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Brain-Vision Interaction

Information from the left side of each eye goes to the left hemisphere. Thus, it "sees" the right visual field and controls the right side of the body. The opposite occurs for the other side. Vision is different, however. It is not a simple crossover. The right sides of the images from both eyes go to the brains right hemisphere. The left sides of the images from both eyes go to the left hemisphere. These sides or hemispheres can function independently, but all this information is integrated somehow (possibly through the connecting corpus callosum) so that we "see" a single picture. No one yet knows exactly how this is done or how the information from both hemispheres is collated and integrated, but it appears to be different than many other brain-body control functions. Then there is another factor: time. We already know it takes approximately 1/4 of a second for an image to register on the retina. This image will fade or "decay" in 1/2 to 1 second if nothing else comes into the eye. You can see this for yourself by staring at something, then closing your eyes and watching the image fade away. But "seeing" is more than just having the image focus on the retina. The information must then be carried to the brain, registered and grasped or processed. This is called your short-term memory. It takes approximately 1/4 of a second for a complete short-term memory cycle to occur. During this brief time, the information comes into your short-term memory, registers, then fades out. As it fades, the brain gets ready to accept more data, and the process repeats itself. The process works similarly for things that you hear, touch, etc. This process of "seeing" is a complex one. It takes place through the integrated combination of conscious and subconscious perception. There are hundreds of steps in the process and billions of cells involved. It is difficult to isolate and work on an individual step in the process, because all the parts of the process must function together for words to be perceived and read. Some courses try to isolate and work on individual parts of the perception process. We shall look at them, their techniques and machines in the next chapter. But, no matter what methods are used to increase reading speed, some data indicate there is an upper limit. 54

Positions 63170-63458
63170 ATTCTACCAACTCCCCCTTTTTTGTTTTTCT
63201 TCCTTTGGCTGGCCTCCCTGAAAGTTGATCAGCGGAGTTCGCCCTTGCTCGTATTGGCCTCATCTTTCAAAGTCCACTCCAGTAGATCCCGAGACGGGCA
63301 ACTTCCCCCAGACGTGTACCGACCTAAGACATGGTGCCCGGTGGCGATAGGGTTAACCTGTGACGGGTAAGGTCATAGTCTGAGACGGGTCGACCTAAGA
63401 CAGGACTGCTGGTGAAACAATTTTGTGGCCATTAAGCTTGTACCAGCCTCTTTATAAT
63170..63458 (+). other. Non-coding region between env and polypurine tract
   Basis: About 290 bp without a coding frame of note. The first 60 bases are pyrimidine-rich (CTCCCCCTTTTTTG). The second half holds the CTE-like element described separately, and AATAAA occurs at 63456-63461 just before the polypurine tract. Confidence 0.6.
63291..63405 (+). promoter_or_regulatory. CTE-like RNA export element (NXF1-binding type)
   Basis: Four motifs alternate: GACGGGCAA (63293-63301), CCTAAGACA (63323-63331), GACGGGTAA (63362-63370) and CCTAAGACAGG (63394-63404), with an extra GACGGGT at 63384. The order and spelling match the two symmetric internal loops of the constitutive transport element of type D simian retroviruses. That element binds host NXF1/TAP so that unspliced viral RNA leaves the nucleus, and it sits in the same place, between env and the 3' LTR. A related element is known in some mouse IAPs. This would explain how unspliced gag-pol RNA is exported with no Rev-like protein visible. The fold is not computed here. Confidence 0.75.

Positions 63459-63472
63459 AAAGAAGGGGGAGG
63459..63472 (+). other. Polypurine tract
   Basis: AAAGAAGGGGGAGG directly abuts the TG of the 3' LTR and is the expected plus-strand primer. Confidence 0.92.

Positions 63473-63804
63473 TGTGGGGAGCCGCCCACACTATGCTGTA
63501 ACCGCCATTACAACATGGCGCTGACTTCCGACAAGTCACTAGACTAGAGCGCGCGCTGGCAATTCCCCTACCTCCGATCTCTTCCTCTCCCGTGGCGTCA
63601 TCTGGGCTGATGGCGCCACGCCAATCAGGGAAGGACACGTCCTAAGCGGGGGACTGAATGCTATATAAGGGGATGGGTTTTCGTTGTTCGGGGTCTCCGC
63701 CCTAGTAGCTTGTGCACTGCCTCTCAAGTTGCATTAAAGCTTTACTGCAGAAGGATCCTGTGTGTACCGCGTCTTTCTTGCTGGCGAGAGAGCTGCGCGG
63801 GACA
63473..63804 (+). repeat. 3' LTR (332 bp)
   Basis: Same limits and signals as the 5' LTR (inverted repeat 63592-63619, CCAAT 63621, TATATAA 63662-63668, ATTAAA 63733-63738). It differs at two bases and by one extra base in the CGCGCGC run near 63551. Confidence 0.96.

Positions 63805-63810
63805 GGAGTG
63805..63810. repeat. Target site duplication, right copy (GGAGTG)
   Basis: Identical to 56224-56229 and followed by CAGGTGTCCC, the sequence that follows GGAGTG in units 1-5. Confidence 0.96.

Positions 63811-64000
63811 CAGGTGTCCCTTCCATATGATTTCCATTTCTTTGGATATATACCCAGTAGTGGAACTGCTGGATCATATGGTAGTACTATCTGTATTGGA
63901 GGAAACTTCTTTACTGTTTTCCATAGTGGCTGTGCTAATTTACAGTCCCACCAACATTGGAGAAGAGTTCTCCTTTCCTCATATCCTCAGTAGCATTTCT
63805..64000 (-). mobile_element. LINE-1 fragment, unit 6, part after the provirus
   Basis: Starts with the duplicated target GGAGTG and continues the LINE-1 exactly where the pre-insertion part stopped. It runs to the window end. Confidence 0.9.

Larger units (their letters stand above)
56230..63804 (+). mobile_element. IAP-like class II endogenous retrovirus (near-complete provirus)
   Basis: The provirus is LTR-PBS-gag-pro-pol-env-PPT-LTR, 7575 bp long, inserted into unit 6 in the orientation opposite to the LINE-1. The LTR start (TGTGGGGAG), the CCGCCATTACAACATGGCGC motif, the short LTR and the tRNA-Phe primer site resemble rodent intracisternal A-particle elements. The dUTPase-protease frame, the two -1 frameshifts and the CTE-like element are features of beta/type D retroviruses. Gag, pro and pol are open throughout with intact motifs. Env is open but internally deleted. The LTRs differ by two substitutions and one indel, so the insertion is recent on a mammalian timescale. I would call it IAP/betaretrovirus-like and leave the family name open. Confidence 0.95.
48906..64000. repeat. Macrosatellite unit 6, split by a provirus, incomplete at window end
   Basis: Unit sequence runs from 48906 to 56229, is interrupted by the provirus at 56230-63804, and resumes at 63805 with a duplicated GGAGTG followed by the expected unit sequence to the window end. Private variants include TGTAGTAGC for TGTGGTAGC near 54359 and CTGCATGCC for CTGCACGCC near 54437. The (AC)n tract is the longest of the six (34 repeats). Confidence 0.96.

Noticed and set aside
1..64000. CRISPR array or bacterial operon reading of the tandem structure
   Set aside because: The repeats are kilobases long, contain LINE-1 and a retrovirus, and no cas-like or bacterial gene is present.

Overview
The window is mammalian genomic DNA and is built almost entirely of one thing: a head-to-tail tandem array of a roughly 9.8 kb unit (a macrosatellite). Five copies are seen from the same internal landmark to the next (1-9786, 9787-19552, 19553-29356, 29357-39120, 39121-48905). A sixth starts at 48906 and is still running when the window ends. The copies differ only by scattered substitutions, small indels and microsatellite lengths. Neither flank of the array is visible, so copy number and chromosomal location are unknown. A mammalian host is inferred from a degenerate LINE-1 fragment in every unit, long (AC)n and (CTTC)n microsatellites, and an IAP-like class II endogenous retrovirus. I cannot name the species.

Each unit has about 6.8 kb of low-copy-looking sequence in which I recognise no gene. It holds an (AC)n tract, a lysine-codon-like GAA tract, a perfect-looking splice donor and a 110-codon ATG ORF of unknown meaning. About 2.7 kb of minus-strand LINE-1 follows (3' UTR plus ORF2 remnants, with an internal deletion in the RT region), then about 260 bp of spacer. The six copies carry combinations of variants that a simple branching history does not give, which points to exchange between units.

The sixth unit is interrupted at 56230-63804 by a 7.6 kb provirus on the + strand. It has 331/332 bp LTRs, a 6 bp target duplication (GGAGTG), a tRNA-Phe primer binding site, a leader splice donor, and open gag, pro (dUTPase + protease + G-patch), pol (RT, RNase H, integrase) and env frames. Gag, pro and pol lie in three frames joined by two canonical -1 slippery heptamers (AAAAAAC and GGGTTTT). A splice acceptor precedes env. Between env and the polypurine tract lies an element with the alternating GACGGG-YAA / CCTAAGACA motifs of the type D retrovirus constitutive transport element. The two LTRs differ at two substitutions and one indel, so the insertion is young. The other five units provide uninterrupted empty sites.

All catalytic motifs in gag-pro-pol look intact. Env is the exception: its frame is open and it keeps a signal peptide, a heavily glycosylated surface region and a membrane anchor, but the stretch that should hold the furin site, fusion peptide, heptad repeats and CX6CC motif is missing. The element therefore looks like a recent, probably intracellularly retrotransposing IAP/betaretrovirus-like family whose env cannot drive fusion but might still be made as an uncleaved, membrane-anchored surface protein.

Power Reading Calculating the time for the image to register, the number of words clearly seen, the time for the eyes to move to a new fixation point, and so on, various experts have concluded that the upper limit to reading speed is about 900 words per minute. Anything faster than this means that you must skip some words; it is "skimming" for the key words or main ideas or "scanning" for answers to specific questions. Since you do not have time to see each word clearly above 900 wpm, and if reading is defined as seeing and registering each word clearly, you cannot "read" faster than this. However, since this is about 4 times faster than the average reader reads, it allows a great deal of room for improvement. In certain types of material that are simple or familiar to the reader, it may be possible to go even faster. To skim faster is not too difficult, but to read faster is exceptional. Even so, 900 wpm is 2 to 4 pages per minute in most books. Not a bad rate for an "average" reader. There is much skepticism in the academic community concerning claims of speedreading courses which advertise that their students end up reading thousands or tens of thousands of words per minute. Later we shall see a possible explanation for how some people might be able to do this, but studies show that such claims are outside the range of average readers. There appears to be an upper limit for most people and the 900 wpm plateau seems to be it. You may be one of the exceptions, but even if you are not, a speed of 900 wpm would put you among the worlds fastest readers. This discussion of perception is here for more than just to have you practice reading for comprehension. Now you can see how many things have to happen before you can even perceive words, much less read and understand them. Reading starts as perception, but ends up as thought, and you cannot read faster than you can think. Not only does the information have to come in and be registered, but it must be digested and assimilated to be understood. This is an individual matter. Each individual has his own rate and upper limit for thinking and reading. Looking at how high this upper limit is, you might well wonder why people read so slowly. Weve discussed this briefly, but now lets examine it in more detail.